Isa Pearl Ritchie is a Wellington-based writer. As a child, she loved creating imaginary worlds. She grew up in the Waikato as a Pākehā child in a bicultural family, and Te Reo Māori was her first written language. She has completed a PhD on food sovereignty in Aotearoa. Her second novel, Fishing for Māui, was selected as one of the top books of 2018 in the New Zealand Listener and was a finalist in the NZ Booklovers Award for Best Adult Fiction Book 2019. Into the Labyrinth is her second book for young readers and is a follow-up to 2019’s Awa and the Dreamrealm.
Q: You’ve described yourself as a recovering academic. Is this a kind of sickness, an addiction like alcoholism, or something else? Is there hope for long-term remission?
A: I suspect it’s a bit like an addiction except you get more certificates and less enjoyment. To do academia for 13 years or so you need to be quite fixated on it, and although a lot of people assume you have to be smart to do a PhD, it’s probably more a combination of stubbornness, naivety and intense curiosity for most people. There is hope for long-term remission if you get sick of the insecure, competitive, and limited employment situation and get a real job.
A: I was going to bed one night and I had this half-asleep lucid dream about a dream creature that visits sleeping humans and whispers dream suggestions in their ears… there were a lot of purple sparkles and stars. I had to get up and write it down, because the vision was so intense and brought together a lot of other things I was interested in potentially exploring, like Jungian concepts of the collective unconscious. I had to finish some other projects I was working on first, so I let the idea gestate for over a year, collecting all kinds of other debris with it. I would also get up and first thing and write down my odd surreal dreams as a kind of inspiration – so that I was somehow connected to that dreaming brain.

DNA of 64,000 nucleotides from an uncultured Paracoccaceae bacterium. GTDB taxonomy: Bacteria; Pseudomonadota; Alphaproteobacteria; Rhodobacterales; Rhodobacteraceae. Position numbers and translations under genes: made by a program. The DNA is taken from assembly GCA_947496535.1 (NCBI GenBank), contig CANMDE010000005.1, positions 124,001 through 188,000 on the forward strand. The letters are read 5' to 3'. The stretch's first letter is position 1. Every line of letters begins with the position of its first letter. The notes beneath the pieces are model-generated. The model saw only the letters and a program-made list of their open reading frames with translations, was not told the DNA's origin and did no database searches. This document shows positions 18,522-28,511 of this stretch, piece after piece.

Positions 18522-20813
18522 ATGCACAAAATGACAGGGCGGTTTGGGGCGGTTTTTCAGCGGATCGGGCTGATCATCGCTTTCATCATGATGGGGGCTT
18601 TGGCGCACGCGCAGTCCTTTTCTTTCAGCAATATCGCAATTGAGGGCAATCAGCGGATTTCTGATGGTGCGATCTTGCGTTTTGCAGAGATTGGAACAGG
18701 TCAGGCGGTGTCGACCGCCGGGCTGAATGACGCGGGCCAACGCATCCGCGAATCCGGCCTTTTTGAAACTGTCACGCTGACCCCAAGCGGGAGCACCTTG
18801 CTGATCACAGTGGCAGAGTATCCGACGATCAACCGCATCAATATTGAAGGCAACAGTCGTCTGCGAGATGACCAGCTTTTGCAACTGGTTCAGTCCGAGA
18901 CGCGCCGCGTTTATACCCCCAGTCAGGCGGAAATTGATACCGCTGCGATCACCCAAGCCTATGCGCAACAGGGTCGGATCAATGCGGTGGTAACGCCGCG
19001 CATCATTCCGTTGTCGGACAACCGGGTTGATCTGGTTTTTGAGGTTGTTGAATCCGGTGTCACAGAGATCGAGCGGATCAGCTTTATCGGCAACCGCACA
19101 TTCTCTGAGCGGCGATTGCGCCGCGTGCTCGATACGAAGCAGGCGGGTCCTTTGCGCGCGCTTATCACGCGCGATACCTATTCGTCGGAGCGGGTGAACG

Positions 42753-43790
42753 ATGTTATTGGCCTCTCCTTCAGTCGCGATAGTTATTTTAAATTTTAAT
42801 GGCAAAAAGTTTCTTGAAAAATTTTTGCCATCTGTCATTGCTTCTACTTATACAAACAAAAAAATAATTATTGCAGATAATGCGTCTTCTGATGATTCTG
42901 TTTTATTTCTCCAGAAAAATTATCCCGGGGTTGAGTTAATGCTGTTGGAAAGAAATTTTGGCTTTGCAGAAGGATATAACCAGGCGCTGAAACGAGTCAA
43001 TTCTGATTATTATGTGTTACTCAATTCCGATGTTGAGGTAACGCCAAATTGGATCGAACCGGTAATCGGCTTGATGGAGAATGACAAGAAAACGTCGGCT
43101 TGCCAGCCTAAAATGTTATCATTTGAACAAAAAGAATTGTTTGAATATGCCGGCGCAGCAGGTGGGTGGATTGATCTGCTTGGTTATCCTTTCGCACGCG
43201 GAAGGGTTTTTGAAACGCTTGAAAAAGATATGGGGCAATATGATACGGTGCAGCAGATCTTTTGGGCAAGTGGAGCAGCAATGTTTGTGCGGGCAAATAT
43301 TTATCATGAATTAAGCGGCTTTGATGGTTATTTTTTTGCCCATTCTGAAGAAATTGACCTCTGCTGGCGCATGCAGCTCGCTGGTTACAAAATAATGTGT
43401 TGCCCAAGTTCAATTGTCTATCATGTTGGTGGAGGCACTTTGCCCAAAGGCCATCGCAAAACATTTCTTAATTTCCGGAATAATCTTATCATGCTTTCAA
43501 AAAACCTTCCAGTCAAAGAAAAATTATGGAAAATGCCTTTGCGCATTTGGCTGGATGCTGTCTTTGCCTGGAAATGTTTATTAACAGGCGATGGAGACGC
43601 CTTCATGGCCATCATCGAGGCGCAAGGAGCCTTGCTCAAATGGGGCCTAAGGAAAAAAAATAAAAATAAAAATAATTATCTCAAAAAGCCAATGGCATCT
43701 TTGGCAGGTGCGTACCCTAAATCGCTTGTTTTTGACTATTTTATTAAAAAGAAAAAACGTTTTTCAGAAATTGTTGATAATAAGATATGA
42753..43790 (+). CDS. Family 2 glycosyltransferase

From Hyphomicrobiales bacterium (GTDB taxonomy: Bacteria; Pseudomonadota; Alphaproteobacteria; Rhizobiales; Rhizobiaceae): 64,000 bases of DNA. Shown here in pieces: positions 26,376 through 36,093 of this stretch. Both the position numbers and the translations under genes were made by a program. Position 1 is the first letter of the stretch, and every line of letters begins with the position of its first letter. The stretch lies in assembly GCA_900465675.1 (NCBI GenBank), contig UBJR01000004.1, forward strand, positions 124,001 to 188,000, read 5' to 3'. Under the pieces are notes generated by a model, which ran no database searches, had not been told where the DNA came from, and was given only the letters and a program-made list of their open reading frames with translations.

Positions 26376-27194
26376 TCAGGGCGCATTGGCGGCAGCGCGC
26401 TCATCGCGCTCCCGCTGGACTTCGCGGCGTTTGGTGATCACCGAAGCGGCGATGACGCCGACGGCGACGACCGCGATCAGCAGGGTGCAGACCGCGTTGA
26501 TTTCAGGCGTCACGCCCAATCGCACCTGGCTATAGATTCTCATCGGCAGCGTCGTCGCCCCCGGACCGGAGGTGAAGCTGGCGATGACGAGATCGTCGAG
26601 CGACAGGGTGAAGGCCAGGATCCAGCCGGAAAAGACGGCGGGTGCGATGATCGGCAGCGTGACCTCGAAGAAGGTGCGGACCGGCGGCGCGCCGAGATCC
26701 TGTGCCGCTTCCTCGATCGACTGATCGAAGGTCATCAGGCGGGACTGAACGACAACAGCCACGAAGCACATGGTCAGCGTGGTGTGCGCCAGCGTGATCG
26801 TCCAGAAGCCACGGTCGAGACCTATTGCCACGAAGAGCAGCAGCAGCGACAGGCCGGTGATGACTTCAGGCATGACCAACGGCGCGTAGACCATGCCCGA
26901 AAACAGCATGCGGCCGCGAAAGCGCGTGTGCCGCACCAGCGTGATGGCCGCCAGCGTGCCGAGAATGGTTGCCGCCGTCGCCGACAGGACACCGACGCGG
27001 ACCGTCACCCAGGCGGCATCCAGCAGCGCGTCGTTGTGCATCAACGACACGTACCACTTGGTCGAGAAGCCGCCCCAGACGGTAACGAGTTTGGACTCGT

Q: You’re shopping for emergency food because of last night’s party. At the supermarket you meet Jean Luc Picard. A) what happened at the party and B) why is Jean Luc there?
A: First I’d say, “hey, aren’t you in the wrong time period?” Then I’d beg him to take me back to the 24th century where I won’t have to worry about money or common ailments. Then I’d look at him more closely and say, “Aren’t you also that guy from Xmen?”
I’m shopping for emergency food because I forgot that I kind of hate parties and accidentally let a whole lot of people into my apartment who stole all the toilet paper and disinfectant and all our disaster emergency food. They weren’t impressed when I told them not to drink my gin and offered them tea instead. I ended up drinking all the gin to cope with the influx of people and I spend the next morning feeling like I embarrassed myself somehow.
Awa and the Dreamrealm is a real treat, even if you don’t like gin or tea. You’ll love it whether you’re from Scotland or the 24th century.